9:48 PM

The Other Kind of Bookie...

it's kinda like a "foodie..."

(got this from kari)

1) What author do you own the most books by?
Agatha Christie, hands down. She's so addictive, so relaxing, and she wrote SO much!

2) What book do you own the most copies of?
Pride and Prejudice. And that's AFTER throwing out like 3 copies.

3) Did it bother you that both those questions ended with prepositions?
No. I don't really believe in that rule anymore.

4) What fictional character are you secretly in love with?
Good heavens, that's hard to pin down. There are so many fabulous heroes.

5) What book have you read the most times in your life?
I'm not sure whether Kay Arthur's Israel, My Beloved wins or Francine Rivers' Redeeming Love - I read both of them multiple times a year for several years in middle and high school.

6) What was your favorite book when you were ten years old?
I was really into this Zion Chronicles series by Brock and Bodie Thoene back then. Probably my favorite was the first, The Gates of Zion.

7) What is the worst book you’ve read in the past year?
Usually, if I really don't like a book, I quit reading it. The only one that I can remember the name of is Bag of Bones by Stephen King, which I read some of last week and decided I didn't like. I know that is terribly uncool of me to say.

8) What is the best book you’ve read in the past year?
That is soooooooooooo hard. How about in the past month? That would be Dodie Smith's I Capture the Castle.

9) If you could force everyone you tagged to read one book, what would it be?
I will be nice and choose a fictional work, since those seem to be the most universal. And I'm going to go with The Odyssey - translated by Robert Fagles. And if you absolutely refuse, you can read Howard Pyle's The Story of the Champions of the Round Table. I think we all need a little more in the way of the heroic epic.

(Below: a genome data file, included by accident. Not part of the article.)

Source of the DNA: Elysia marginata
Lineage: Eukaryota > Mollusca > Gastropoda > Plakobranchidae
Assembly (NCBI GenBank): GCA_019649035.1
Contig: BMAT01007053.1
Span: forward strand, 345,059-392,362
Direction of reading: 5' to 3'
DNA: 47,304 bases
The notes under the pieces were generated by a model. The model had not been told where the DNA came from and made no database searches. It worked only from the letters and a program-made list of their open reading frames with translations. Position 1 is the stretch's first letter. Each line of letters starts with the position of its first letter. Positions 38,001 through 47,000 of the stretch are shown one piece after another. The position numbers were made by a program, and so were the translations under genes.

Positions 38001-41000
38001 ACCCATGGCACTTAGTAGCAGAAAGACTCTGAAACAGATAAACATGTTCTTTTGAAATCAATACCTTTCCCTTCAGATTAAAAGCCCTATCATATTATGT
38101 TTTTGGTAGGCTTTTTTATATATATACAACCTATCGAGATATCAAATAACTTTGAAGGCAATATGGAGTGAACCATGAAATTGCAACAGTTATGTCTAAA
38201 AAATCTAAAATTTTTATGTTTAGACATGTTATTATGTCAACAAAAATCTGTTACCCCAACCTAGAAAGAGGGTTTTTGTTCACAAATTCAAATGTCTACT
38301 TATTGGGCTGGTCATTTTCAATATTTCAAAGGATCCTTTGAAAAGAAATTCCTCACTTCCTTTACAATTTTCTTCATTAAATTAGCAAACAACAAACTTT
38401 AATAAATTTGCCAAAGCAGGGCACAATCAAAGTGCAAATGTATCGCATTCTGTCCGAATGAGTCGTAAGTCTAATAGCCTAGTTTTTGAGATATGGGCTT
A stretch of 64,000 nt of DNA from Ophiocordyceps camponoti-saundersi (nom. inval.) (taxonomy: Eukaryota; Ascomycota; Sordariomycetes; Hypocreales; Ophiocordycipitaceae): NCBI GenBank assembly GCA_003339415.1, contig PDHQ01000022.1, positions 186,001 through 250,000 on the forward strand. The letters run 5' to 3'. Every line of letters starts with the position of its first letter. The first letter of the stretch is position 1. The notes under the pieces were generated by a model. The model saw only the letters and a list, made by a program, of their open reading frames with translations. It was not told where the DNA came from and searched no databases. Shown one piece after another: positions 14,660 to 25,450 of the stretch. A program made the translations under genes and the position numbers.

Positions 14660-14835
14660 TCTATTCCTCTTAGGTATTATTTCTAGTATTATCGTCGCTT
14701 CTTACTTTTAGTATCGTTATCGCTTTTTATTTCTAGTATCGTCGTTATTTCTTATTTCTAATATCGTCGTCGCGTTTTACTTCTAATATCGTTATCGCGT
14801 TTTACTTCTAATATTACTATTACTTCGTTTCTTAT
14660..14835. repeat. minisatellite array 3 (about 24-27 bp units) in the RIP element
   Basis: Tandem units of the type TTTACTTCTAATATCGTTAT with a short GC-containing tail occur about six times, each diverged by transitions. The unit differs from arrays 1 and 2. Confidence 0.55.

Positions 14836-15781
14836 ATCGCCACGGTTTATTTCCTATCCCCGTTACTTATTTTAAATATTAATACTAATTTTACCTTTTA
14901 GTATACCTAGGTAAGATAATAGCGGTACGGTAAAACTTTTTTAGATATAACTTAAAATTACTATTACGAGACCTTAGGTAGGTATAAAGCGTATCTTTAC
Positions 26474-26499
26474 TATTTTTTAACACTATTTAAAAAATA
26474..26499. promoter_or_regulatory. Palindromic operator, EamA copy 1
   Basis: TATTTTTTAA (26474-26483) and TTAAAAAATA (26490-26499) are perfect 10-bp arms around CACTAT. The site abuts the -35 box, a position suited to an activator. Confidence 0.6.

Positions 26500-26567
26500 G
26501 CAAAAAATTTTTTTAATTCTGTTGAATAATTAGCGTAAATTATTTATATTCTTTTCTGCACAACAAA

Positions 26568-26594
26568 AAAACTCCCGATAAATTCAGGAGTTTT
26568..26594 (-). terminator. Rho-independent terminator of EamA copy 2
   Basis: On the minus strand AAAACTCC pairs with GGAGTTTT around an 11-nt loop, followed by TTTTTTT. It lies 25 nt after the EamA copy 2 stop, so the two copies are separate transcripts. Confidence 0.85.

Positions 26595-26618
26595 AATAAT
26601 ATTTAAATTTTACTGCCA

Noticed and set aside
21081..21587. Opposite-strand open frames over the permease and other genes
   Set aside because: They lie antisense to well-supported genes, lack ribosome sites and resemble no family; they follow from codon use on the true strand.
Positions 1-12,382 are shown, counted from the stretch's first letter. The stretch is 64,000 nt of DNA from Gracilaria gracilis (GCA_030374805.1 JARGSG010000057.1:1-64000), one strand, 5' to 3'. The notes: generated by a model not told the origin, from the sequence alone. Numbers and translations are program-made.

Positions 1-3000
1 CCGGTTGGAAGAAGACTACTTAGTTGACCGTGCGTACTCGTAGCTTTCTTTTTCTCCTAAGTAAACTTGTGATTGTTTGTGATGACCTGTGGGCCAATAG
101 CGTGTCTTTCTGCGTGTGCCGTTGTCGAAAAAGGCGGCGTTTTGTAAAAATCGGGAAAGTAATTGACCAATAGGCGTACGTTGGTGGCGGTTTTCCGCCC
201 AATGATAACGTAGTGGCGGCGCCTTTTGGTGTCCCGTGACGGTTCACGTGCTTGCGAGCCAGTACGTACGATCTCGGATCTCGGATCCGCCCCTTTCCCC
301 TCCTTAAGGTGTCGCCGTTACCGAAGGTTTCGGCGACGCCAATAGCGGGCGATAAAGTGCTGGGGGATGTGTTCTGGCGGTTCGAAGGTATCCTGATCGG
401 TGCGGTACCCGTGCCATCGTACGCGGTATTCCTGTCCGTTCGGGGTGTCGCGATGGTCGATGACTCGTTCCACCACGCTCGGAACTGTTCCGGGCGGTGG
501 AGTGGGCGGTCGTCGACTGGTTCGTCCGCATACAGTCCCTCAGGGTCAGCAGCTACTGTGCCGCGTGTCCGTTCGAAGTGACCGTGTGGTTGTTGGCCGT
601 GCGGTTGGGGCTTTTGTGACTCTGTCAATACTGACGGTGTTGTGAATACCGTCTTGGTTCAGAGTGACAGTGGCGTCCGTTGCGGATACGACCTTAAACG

10) Who deserves to win the next Nobel Prize for literature?
I have no idea.

11) What book would you most like to see made into a movie?
Rick Riordian's The Lightning Thief. It'd be a really cool - and not cheesy - way to bring Mt. Olympus into the 21st century. (Yay YA fiction!)

12) What book would you least like to see made into a movie?
The Silver Pigs by Lindsey Davis. The book (and the others in the series) have an old-school PI hero.... but it's set in ancient Rome. It would be absolutely absurd and not fun at all on film.

13) Describe your weirdest dream involving a writer, book, or literary character.
I mean, once I dreamed that Jesus was a biker-hippie who rescued me from a kidnapping by throwing grenades at the would-be kidnapper, but He's real... That should count though. He's in lots of books, and it is a REALLY weird dream.

14) What is the most lowbrow book you’ve read as an adult?
I think probably The Secret History of the Pink Carnation. Sorry, Lauren Willig...

15) What is the most difficult book you’ve ever read?
The first time (in high school) The Sound and the Fury was pretty dang hard. I was all kinds of confused. But Faulkner made much more sense in college.

16) Do you prefer the French or the Russians?
Oh the Russians.

18) Roth or Updike?
I plead ignorance, since I couldn't make it through The Plot Against America and haven't read any Updike.

19) David Sedaris or Dave Eggers?
Sedaris. But I am basing that off a reading he did on The Late Show.

20) Shakespeare, Milton, or Chaucer?
Shakespeare for sure.

21) Austen or Eliot?

22) What is the biggest or most embarrassing gap in your reading?
Probably that I haven't read the entire LOTR trilogy - and barely made it through the first 60 pages of The Hobbit.

23) What is your favorite novel?
Pride and Prejudice. Although I have to say that

24) Play?
A Midsummer Night's Dream is tied with Henry V.

27) Short story?
"The Fall of the House of Usher."

28) Work of non-fiction?
John Piper's The Pleasures of God.

29) Who is your favorite writer?
Too many... we'll go with the living ones:
Fiction - Deanna Raybourn, Dianne Setterfield, JK Rowling, Jane Yolen
Memoirs, etc. - Lauren Winner
Theology - Elisabeth Elliot, John Currid, John Piper, Paul David Tripp

30) Who is the most overrated writer alive today?
David Baldacci. Good gosh, but The Camel Club was an experiment in hilariously bad fiction.

31) What is your desert island book?
Probably The Pleasures of God.

32) And … what are you reading right now?
The Lightning Thief, Get Married, and the Bible.